• What kind of crimes would be indicators of school commute safety? Or, should we look at crimes from specific time periods before and after school?
  • What methods do sociologists use to do these kinds of comparisons?
  • Which schools/communities currently participate in the “Safe Passage” program

Other use cases:

  • Neighborhood cleanups
  • Proposed city legislation targeting liquor stores
  • “Positive loitering”
  • Negative outcomes for heightened targeting of youth by police

Public schools + artist studios, music practice spaces and startup offices

Chicago is filled with grand neighborhood school architecture, but the infrastructure doesn’t always match up with current population demographics.  Schools may be closed due to low enrollment or converted to charter magnets, or if open, have large portions of the building unused.

Schools have space and Internet connections and are often only used during school hours. Schools could rent unused space at an affordable cost to artists needing studios, musicians needing practice space, or startups needing offices.  This tenancy would provide a new dimension of connection between public schools and their neighborhoods, particularly in the case of magnet cluster schools where the student body comes largely from outside the neighborhood.  Bringing more people into the schools on a regular basis offers the opportunity for resource sharing or leveraging the tenants for mentorship or cocurricular activities.  Though these relationships could be formalized, it would be an awesome experiment to see what kind of relationships evolve organically just from sharing space.

Chicago Teachers Strike Context

I’m trying to compile articles that describe why the teachers are striking because CPS and the mayor’s talking points tend to collapse those reasons and miss a lot of important reasons. As much as teachers are fighting to be able to make a living practicing their profession, they’re also fighting for a vision of education that’s a civic good and not controlled by corporations.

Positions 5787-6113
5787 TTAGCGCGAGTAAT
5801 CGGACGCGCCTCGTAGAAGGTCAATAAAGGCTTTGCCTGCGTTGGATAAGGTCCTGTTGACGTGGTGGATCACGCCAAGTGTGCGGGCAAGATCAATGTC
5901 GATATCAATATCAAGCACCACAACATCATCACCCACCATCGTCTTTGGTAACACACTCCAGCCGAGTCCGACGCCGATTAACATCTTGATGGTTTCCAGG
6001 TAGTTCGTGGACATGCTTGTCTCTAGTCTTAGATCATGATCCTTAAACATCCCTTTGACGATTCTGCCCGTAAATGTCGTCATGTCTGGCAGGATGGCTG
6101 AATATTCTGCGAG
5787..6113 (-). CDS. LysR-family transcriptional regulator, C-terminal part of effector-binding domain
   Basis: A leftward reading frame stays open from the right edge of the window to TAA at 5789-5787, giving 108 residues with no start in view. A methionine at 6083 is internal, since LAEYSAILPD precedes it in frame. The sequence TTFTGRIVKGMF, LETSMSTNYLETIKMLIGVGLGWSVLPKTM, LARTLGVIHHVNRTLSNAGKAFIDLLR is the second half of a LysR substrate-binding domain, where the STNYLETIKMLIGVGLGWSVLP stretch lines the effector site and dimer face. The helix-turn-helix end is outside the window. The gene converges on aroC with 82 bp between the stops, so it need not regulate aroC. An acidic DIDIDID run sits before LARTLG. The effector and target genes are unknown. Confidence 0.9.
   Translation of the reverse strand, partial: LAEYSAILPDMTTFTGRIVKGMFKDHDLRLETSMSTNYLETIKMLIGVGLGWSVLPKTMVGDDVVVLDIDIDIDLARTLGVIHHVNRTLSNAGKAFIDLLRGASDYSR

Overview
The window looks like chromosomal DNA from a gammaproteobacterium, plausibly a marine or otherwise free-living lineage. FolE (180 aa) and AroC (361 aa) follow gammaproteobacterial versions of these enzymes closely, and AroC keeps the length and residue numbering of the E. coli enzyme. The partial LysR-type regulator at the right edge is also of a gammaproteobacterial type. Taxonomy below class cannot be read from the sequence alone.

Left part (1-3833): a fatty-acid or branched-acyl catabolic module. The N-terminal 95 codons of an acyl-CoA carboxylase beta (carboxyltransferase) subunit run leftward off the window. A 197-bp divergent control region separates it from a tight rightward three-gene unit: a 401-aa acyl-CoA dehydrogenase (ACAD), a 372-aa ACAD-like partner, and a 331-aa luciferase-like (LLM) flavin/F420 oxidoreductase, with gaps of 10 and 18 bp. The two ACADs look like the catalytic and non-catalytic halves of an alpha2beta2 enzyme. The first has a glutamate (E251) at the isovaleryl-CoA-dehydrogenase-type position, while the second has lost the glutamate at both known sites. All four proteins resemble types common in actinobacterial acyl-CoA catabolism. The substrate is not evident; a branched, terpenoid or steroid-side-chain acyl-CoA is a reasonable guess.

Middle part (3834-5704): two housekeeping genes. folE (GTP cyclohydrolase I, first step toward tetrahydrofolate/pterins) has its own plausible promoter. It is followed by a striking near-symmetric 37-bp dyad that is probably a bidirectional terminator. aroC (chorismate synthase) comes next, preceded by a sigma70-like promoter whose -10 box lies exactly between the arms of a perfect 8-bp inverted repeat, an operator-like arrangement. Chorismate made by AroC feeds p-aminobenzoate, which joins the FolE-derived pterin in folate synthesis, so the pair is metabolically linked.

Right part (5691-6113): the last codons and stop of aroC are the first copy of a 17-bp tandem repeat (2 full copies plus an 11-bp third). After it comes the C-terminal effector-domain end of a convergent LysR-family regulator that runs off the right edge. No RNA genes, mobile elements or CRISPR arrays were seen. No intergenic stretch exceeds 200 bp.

• Training Teachers to Embrace Reform
    Other trajectories for relationships with unions than what we’re seeing in Chicago.
  • Teacher X: Why I’m striking, JCB

    When you take 18-25 days out of the school year for high stakes testing that is not even scientifically applicable for many of our students, that hurts our kids.

    When you spend millions on your pet programs, but there’s no money for school level repairs, so the roof leaks on my students at their desks when it rains, that hurts our kids.

    When you unilaterally institute a longer school day, insult us by calling it a “full school day” and then provide no implementation support, throwing our schools into chaos, that hurts our kids.

    When you support Mayor Emanuel’s TIF program in diverting hundreds of millions of dollars of school funds into to the pockets of wealthy developers like billionaire member of your school board, Penny Pritzker so she can build more hotels, that not only hurts kids, but somebody should be going to jail.

    When you close and turnaround schools disrupting thousands of kids’ lives and educations and often plunging them into violence and have no data to support your practice, that hurts our kids.

  • Chicago teachers strike: In ’31, school board just stopped paying teachersI feel strongly that teachers feel like they need to stand their ground because of being undervalued in Chicago, and in the United States in general. This goes way back, apparently.

    If the Chicago teachers strike, now in its second day, seems contentious, perhaps it’s worth looking back to the summer of 1931.

    That’s when the school board stopped paying teachers in cash, defaulted on 24 payrolls and offered to pay teachers in scrip instead.